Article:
skip to main content
OSTI.GOV title logo U.S. Department of Energy
Office of Scientific and Technical Information

Title: Development of Quality Assessment Techniques for Large Eddy Simulation of Propulsion and Power Systems in Complex Geometries

Abstract

Large-eddy-simulation (LES) is quickly becoming a method of choice for studying complex thermo-physics in a wide range of propulsion and power systems. It provides a means to study coupled turbulent combustion and flow processes in parameter spaces that are unattainable using direct-numerical-simulation (DNS), with a degree of fidelity that can be far more accurate than conventional engineering methods such as the Reynolds-averaged Navier-Stokes (RANS) approx- imation. However, development of predictive LES is complicated by the complex interdependence of different type of errors coming from numerical methods, algorithms, models and boundary con- ditions. On the other hand, control of accuracy has become a critical aspect in the development of predictive LES for design. The objective of this project is to create a framework of metrics aimed at quantifying the quality and accuracy of state-of-the-art LES in a manner that addresses the myriad of competing interdependencies. In a typical simulation cycle, only 20% of the computational time is actually usable. The rest is spent in case preparation, assessment, and validation, because of the lack of guidelines. This work increases confidence in the accuracy of a given solution while min- imizing the time obtaining the solution. The approach facilitates control of the tradeoffsmore » between cost, accuracy, and uncertainties as a function of fidelity and methods employed. The analysis is coupled with advanced Uncertainty Quantification techniques employed to estimate confidence in model predictions and calibrate model's parameters. This work has provided positive conse- quences on the accuracy of the results delivered by LES and will soon have a broad impact on research supported both by the DOE and elsewhere.« less

Authors:
 [1];  [1]
  1. Sandia National Lab. (SNL-NM), Albuquerque, NM (United States)
Publication Date:
Research Org.:
Sandia National Lab. (SNL-CA), Livermore, CA (United States)
Sponsoring Org.:
USDOE National Nuclear Security Administration (NNSA)
OSTI Identifier:
1177603
Report Number(s):
SAND2015-2373
579514
DOE Contract Number:  
AC04-94AL85000
Resource Type:
Technical Report
Country of Publication:
United States
Language:
English

Citation Formats

Lacaze, Guilhem, and Oefelein, Joseph. Development of Quality Assessment Techniques for Large Eddy Simulation of Propulsion and Power Systems in Complex Geometries. United States: N. p., 2015. Web. doi:10.2172/1177603.
Lacaze, Guilhem, & Oefelein, Joseph. Development of Quality Assessment Techniques for Large Eddy Simulation of Propulsion and Power Systems in Complex Geometries. United States. doi:10.2172/1177603.
Lacaze, Guilhem, and Oefelein, Joseph. Sun . "Development of Quality Assessment Techniques for Large Eddy Simulation of Propulsion and Power Systems in Complex Geometries". United States. doi:10.2172/1177603. https://www.osti.gov/servlets/purl/1177603.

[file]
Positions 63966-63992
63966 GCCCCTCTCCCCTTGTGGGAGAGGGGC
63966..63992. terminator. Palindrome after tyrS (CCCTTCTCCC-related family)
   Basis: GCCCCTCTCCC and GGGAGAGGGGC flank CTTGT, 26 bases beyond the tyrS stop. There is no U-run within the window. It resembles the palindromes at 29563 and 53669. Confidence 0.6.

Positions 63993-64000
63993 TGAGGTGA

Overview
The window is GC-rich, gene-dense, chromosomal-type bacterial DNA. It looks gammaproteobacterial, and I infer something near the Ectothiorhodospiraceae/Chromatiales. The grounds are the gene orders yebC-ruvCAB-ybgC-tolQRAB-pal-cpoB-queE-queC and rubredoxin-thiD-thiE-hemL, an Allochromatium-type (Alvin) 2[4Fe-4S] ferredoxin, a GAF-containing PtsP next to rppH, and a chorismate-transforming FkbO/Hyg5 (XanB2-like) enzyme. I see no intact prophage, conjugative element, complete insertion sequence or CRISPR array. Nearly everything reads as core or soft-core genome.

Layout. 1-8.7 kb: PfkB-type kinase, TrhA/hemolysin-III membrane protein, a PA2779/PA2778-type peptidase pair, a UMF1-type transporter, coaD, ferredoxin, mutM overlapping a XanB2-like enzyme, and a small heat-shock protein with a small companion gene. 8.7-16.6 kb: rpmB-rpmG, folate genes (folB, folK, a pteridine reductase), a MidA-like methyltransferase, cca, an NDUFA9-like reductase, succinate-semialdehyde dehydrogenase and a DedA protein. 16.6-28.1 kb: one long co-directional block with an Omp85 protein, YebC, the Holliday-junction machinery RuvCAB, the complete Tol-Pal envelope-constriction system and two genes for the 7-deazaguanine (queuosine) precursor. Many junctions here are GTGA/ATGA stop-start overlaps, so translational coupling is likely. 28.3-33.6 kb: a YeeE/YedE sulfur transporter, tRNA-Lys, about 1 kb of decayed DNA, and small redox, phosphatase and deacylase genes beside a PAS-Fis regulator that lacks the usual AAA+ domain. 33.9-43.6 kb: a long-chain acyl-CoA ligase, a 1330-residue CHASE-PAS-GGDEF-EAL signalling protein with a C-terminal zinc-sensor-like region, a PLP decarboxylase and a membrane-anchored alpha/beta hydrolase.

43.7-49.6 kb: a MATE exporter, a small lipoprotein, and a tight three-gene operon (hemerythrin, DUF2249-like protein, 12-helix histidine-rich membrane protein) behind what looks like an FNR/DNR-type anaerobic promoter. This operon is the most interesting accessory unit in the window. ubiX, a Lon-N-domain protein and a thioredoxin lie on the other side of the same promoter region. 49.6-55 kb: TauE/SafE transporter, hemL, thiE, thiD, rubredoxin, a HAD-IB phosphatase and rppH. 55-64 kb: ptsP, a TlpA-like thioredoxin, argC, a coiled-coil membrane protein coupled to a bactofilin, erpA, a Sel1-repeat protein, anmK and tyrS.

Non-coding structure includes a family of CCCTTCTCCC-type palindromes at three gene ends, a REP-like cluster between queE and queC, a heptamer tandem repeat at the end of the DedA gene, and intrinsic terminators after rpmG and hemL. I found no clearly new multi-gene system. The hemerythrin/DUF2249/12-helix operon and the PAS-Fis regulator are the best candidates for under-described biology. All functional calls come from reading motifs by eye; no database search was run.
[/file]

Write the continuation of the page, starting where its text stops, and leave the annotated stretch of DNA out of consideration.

@article{osti_1177603,
title = {Development of Quality Assessment Techniques for Large Eddy Simulation of Propulsion and Power Systems in Complex Geometries},
author = {Lacaze, Guilhem and Oefelein, Joseph},
abstractNote = {Large-eddy-simulation (LES) is quickly becoming a method of choice for studying complex thermo-physics in a wide range of propulsion and power systems. It provides a means to study coupled turbulent combustion and flow processes in parameter spaces that are unattainable using direct-numerical-simulation (DNS), with a degree of fidelity that can be far more accurate than conventional engineering methods such as the Reynolds-averaged Navier-Stokes (RANS) approx- imation. However, development of predictive LES is complicated by the complex interdependence of different type of errors coming from numerical methods, algorithms, models and boundary con- ditions. On the other hand, control of accuracy has become a critical aspect in the development of predictive LES for design. The objective of this project is to create a framework of metrics aimed at quantifying the quality and accuracy of state-of-the-art LES in a manner that addresses the myriad of competing interdependencies. In a typical simulation cycle, only 20% of the computational time is actually usable. The rest is spent in case preparation, assessment, and validation, because of the lack of guidelines. This work increases confidence in the accuracy of a given solution while min- imizing the time obtaining the solution. The approach facilitates control of the tradeoffs between cost, accuracy, and uncertainties as a function of fidelity and methods employed. The analysis is coupled with advanced Uncertainty Quantification techniques employed to estimate confidence in model predictions and calibrate model's parameters. This work has provided positive conse- quences on the accuracy of the results delivered by LES and will soon have a broad impact on research supported both by the DOE and elsewhere.},
doi = {10.2172/1177603},
journal = {},
number = ,
volume = ,
place = {United States},
year = {Sun Mar 01 00:00:00 EST 2015},
month = {Sun Mar 01 00:00:00 EST 2015}
}

Technical Report:

Save / Share: